Following the successful generation of revenues to the tune of $37 million, the USAID in partnership with JN Foundation is hoping to provide training to another 15 social enterprises under its Social Enterprise Boost Initiative (SEBI).
The three-year-old programme – which is currently processing applications for its second staging – seeks to assist in the development and technical capacity-building of existing and potential enterprises and individuals that are committed to the development and sustainability of the social and economic well-being of communities, groups and individuals.
So far, a total of 10 social enterprises, including Caribbean Community for Retired Persons (CCRP), Mustard Seed Communities, Dress for Success, Network of Women for Food Security, and Superior Crafts and More have benefited from US$1 million ($113 million) worth of technical and business development support under SEBI.
USAID has since pumped additional funds into the programme allowing it to be extended for another two years. Through this extension, 15 additional social entrepreneurs and social enterprises will be able to benefit from the combined training, consultation and partnership development provided to the SEBI incubator participants.
SEBI Pioneers’ improved management and marketing skills have enhanced each participant’s operations which generated in excess of $37 million in revenue; created 15 new market-ready products and services; as well as employed approximately 130 community members.
The venture therefore continues to play a critical role in the development of the sector.
“Through SEBI, USAID and the JN Foundation have started the process of integrating the social enterprise business model into the psyche and practices of local entrepreneurs and members of the social sector,” stated general manager of JN Foundation, Saffrey Brown.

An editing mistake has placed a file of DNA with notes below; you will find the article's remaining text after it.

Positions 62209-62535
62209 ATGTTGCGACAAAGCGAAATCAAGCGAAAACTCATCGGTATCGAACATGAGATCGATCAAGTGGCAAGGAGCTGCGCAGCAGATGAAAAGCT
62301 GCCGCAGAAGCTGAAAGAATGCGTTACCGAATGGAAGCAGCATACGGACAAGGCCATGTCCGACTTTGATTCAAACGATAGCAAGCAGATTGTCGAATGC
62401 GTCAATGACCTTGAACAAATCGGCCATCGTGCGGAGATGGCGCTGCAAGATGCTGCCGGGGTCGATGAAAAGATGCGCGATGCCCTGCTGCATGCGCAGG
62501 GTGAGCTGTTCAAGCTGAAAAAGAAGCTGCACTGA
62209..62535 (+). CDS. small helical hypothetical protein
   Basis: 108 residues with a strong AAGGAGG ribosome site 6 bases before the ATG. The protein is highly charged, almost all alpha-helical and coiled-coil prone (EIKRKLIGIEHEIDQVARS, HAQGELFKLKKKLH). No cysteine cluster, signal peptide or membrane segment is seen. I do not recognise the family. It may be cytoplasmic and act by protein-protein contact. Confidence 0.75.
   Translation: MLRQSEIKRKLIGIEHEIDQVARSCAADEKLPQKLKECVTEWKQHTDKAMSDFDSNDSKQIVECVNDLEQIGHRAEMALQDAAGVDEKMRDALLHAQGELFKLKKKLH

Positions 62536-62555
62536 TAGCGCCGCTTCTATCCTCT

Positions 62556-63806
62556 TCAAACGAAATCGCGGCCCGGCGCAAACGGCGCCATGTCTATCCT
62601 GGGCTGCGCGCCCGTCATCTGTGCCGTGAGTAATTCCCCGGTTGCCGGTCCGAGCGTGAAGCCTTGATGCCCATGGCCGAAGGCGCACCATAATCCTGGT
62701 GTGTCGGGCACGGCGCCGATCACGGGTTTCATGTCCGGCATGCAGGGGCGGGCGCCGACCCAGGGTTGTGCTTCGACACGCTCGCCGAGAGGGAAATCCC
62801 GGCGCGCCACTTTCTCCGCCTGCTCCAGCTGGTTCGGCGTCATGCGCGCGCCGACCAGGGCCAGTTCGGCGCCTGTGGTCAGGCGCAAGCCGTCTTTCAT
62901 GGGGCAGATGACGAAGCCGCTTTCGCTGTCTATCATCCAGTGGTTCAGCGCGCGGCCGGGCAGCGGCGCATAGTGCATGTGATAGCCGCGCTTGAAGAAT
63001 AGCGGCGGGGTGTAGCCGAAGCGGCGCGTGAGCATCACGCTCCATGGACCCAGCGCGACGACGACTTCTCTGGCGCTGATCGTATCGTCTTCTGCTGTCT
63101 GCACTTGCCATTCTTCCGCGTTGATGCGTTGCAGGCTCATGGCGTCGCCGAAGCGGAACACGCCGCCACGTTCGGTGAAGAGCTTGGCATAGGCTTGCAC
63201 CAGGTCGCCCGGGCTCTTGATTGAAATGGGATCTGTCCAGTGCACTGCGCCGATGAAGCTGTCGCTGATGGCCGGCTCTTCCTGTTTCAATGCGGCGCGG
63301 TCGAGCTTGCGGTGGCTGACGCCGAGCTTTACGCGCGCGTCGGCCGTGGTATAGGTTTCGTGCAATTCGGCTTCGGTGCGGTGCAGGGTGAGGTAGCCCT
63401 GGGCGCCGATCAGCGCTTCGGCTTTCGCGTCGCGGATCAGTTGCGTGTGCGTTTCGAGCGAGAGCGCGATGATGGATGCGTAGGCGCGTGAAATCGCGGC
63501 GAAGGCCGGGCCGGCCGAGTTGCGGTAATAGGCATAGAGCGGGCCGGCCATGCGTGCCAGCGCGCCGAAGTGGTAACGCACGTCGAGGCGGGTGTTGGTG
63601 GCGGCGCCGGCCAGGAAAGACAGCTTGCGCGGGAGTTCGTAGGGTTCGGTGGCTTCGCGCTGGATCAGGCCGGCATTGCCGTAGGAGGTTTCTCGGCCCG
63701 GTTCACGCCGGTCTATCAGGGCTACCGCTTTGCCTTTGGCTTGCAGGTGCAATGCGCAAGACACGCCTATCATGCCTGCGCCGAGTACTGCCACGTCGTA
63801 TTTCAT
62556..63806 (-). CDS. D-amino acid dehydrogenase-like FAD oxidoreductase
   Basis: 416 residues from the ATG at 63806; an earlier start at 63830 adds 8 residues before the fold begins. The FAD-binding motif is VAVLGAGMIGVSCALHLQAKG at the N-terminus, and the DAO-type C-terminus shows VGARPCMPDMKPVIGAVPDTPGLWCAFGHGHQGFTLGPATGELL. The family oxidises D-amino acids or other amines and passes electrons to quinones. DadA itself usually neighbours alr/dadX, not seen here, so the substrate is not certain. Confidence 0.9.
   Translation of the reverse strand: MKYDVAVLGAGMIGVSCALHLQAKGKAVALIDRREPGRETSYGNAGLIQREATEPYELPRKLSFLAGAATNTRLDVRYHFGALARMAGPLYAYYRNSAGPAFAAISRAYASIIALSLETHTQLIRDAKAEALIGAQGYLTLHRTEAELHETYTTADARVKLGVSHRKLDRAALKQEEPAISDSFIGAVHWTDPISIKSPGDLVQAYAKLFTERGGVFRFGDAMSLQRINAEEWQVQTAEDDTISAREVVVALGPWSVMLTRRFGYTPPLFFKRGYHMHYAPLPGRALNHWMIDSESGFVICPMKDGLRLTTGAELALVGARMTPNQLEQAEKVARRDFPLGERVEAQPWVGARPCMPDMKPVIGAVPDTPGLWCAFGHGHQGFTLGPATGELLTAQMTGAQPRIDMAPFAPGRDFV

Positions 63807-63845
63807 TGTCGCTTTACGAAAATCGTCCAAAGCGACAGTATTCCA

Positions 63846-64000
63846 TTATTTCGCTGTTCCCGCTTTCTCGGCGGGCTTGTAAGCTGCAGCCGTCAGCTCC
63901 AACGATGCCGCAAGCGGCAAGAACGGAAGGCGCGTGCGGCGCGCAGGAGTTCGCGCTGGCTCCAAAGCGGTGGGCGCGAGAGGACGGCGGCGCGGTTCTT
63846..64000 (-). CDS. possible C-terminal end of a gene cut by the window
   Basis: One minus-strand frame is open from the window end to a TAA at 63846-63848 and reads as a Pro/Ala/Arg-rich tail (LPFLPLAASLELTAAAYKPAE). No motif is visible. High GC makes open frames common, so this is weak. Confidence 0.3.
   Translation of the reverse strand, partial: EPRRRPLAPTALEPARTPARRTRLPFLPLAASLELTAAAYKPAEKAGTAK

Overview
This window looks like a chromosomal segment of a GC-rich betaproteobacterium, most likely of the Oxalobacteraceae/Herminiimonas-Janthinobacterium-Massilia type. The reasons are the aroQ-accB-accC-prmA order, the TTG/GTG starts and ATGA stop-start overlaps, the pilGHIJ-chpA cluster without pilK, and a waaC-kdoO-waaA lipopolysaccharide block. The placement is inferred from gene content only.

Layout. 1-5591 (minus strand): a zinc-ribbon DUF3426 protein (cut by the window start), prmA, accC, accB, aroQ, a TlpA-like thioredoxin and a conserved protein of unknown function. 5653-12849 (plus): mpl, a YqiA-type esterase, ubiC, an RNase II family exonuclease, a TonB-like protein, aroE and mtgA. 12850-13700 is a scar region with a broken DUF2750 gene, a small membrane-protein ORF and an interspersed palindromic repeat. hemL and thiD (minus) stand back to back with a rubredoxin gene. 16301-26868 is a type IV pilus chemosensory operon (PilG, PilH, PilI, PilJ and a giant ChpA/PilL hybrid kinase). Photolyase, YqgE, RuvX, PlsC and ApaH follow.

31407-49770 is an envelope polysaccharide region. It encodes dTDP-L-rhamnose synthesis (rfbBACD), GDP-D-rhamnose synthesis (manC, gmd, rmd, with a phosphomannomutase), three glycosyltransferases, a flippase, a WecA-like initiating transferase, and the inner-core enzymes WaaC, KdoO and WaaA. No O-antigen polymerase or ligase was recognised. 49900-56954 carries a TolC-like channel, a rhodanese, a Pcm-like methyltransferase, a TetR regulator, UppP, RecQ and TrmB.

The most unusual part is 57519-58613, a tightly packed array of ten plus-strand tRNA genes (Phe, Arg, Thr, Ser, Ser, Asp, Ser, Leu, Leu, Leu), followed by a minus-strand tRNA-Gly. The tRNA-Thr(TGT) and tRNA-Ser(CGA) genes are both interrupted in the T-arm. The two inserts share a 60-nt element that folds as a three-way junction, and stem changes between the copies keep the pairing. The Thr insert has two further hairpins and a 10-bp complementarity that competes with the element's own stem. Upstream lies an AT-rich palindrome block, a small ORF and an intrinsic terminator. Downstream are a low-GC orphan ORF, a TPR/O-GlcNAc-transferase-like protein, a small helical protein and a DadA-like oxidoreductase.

“However, we acknowledge that more support is needed at this stage, if social enterprises are to engender the change and social impact that they promise. The supplementary funding from USAID has extended the life of the project and gives us the opportunity to build on what we started; as well as to reorient our efforts to achieve greater traction and progress within the projected time frame,” she continued.
SEBI defines social enterprises as profit-making businesses which exist to address social needs such as unemployment, mental illness or environmental degradation. Social entrepreneurs, on the other hand, are business persons who establish enterprises intended to solve social problems and effect social change.
In selecting the candidates, greater emphasis will be placed on solution-based start-ups, enterprises that have developed market-ready products and services, and have positive track records for sales.
Within the ensuing months, SEBI will place equal focus on the provision of resources and support to the wider social enterprise network. This will be achieved through a series of initiatives such as the hosting of rap sessions and the 2017 SEBI Summit, an event geared at showcasing the work of the participants.